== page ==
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Marvin Glenn Shields
Marvin Glenn Shields

Marvin Glenn Shields (December 30, 1939–June 10, 1965) was the first, Seabee to receive the Medal of Honor. He was also the first United States Navy Sailor to receive the Medal of Honor for action in Vietnam.

Marvin G. Shields born December 30, 1939, in Port Townsend, Washington, enlisted in the Navy January 8, 1962. Shields graduated from high school in 1958 and had moved to Hyder, Alaska, where he worked the goldmines. After construction training, he served with Mobile Construction Battalion 11, and was with Seabee Team 1104 at Dong Xoai, South Vietnam, June 10, 1965, when a Vietcong regiment attacked. After being wounded, Shields continued to carry up ammunition to the firing line, and after receiving a second wound, insisted on helping a more severely wounded soldier to safety. Refusing to consider himself and now greatly weakened, he again exposed himself to enemy fire, volunteering to help knock out a machine gun which had the entire camp pinned down. Shields died from wounds he received after he and others “succeeded in destroying the enemy machine gun emplacement, thus undoubtedly saving the lives of many of their fellow servicemen in the compound.” He posthumously received the Medal of Honor September 13, 1966.[1] He is buried at Gardiner Cemetery, Gardiner, Washington.[2] His name is listed on theVietnam Veterans Memorial on Panel 02E, 
Row 007.[3]

Medal of Honor citation

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The President of the United States
in the name of The Congress
takes pleasure in presenting the
Medal of Honor


Marvin G. Shields, United States Navy, (posthumous), Construction Mechanic Third Class, U.S. Navy, Seabee Team 1104., Dong Xoai, Republic of Vietnam, 10 June 1965.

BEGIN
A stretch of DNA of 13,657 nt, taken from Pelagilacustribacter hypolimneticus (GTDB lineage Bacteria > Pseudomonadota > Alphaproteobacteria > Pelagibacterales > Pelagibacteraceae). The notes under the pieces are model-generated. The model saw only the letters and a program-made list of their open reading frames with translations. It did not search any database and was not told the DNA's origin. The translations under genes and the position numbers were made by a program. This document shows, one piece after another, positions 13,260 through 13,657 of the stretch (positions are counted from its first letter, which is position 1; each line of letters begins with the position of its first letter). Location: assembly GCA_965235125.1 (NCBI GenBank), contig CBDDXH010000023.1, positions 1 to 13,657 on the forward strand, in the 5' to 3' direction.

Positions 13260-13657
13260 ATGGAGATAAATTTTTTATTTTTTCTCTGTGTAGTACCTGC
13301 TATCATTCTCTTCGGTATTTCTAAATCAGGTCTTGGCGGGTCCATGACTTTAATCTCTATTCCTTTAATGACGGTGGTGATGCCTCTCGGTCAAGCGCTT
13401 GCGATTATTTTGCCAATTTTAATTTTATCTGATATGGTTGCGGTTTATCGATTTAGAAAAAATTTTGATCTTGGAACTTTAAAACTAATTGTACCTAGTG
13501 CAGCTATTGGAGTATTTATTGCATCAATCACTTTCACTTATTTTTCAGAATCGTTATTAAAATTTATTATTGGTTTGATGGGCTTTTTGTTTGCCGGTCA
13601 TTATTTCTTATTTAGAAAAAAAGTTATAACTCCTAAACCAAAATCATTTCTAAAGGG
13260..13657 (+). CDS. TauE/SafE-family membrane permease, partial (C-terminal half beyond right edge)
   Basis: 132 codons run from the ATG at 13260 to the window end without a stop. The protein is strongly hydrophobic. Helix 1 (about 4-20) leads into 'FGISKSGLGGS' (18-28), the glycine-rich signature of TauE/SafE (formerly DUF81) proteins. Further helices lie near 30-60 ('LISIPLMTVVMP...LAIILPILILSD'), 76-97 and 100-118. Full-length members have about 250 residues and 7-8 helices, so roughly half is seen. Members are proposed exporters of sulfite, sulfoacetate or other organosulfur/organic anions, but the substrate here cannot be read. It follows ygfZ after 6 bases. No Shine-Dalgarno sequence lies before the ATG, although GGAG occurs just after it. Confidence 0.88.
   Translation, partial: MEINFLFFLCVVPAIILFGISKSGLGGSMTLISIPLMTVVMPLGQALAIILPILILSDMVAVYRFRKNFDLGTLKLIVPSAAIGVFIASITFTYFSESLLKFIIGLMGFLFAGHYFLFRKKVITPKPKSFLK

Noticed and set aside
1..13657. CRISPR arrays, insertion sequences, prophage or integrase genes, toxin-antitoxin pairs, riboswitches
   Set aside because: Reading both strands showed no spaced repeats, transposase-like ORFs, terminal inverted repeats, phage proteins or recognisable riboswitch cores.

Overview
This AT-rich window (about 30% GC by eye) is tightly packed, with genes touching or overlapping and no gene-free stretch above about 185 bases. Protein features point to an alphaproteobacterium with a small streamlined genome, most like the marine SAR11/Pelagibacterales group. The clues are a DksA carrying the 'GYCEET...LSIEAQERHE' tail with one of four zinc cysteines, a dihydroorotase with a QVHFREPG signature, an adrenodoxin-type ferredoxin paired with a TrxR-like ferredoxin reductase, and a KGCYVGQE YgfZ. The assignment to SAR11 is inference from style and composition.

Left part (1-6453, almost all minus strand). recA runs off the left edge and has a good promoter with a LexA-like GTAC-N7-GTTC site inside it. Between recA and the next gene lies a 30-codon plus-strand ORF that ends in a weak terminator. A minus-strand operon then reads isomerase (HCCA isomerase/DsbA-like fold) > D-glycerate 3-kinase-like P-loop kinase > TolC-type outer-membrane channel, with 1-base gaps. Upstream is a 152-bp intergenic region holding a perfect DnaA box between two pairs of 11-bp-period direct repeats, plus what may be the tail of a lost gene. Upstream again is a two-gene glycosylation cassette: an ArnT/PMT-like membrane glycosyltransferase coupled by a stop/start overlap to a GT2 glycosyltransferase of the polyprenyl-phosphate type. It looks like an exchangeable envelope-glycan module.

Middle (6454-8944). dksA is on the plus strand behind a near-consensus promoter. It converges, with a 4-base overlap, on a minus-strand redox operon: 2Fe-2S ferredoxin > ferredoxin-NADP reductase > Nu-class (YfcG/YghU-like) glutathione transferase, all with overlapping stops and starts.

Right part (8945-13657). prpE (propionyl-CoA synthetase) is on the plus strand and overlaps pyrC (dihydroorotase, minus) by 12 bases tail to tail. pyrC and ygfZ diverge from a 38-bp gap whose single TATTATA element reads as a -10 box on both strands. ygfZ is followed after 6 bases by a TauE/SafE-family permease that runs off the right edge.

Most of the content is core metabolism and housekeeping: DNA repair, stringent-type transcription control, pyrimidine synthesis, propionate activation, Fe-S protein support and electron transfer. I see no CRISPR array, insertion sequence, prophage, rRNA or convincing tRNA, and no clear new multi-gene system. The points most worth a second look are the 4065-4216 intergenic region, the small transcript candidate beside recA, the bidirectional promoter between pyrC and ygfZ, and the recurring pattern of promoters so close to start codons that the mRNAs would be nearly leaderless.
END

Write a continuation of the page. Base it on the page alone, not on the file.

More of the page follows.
For conspicuous gallantry and intrepidity at the risk of his life above and beyond the call of duty while serving with United States Navy Seabee Team 1104 at Dong Xoai, Republic of Vietnam, on 10 June 1965. Although wounded when the compound of Detachment A-342, 5th Special Forces Group (Airborne), 1st Special Forces, came under intense fire from an estimated reinforced Viet Cong regiment employing machine gun, heavy weapons and small arms, Shields continued to resupply his fellow Americans with needed ammunition and to return the enemy fire for a period of approximately three hours, at which time the Viet Cong launched a massive attack at close range with flame throwers, hand grenades and small-arms fire. Wounded a second time during this attack, Shields nevertheless assisted in carrying a more critically wounded man to safety, and then resumed firing at the enemy for four more hours. When the Commander asked for a volunteer to accompany him in an attempt to knock out an enemy machine gun emplacement which was endangering the lives of all personnel in the compound because of the accuracy of its fire, Shields unhesitatingly volunteered for this extremely hazardous mission. Proceeding toward their objective with a 3.5- inch rocket launcher, they succeeded in destroying the enemy machine gun emplacement, thus undoubtedly saving the lives of many of their fellow servicemen in the compound. Shields was mortally wounded by hostile fire while returning to his defensive position. His heroic initiative and great personal valor in the face of intense enemy fire sustain and enhance the finest tradition of the United States Naval Service.[4]